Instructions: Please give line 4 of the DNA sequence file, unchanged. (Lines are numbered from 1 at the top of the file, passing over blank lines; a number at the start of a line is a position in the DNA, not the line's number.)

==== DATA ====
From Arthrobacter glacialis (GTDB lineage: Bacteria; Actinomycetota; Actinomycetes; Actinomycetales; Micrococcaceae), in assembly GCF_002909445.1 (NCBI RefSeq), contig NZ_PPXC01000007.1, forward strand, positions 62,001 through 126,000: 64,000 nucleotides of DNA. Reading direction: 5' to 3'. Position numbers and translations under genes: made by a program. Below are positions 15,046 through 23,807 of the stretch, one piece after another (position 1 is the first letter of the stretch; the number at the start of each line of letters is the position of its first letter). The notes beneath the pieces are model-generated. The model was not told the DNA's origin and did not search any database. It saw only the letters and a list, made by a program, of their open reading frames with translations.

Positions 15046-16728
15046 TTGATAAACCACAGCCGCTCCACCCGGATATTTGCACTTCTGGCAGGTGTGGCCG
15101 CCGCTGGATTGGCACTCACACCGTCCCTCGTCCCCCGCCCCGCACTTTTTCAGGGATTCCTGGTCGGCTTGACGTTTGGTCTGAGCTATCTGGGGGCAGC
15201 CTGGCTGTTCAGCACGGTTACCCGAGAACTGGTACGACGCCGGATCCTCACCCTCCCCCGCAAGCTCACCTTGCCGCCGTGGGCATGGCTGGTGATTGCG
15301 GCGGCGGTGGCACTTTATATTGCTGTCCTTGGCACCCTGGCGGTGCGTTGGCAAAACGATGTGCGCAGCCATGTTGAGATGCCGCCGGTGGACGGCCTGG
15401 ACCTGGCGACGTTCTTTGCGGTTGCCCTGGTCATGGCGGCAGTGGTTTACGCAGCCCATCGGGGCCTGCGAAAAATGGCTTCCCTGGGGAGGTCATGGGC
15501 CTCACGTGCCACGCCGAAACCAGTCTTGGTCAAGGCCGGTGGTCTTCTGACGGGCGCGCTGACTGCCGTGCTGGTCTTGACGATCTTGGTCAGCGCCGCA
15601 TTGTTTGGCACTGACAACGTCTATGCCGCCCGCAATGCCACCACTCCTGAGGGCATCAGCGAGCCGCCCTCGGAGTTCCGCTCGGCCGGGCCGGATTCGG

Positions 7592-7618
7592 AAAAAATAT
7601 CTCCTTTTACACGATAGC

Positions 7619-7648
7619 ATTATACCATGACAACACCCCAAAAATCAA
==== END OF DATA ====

15101 CCGCTGGATTGGCACTCACACCGTCCCTCGTCCCCCGCCCCGCACTTTTTCAGGGATTCCTGGTCGGCTTGACGTTTGGTCTGAGCTATCTGGGGGCAGC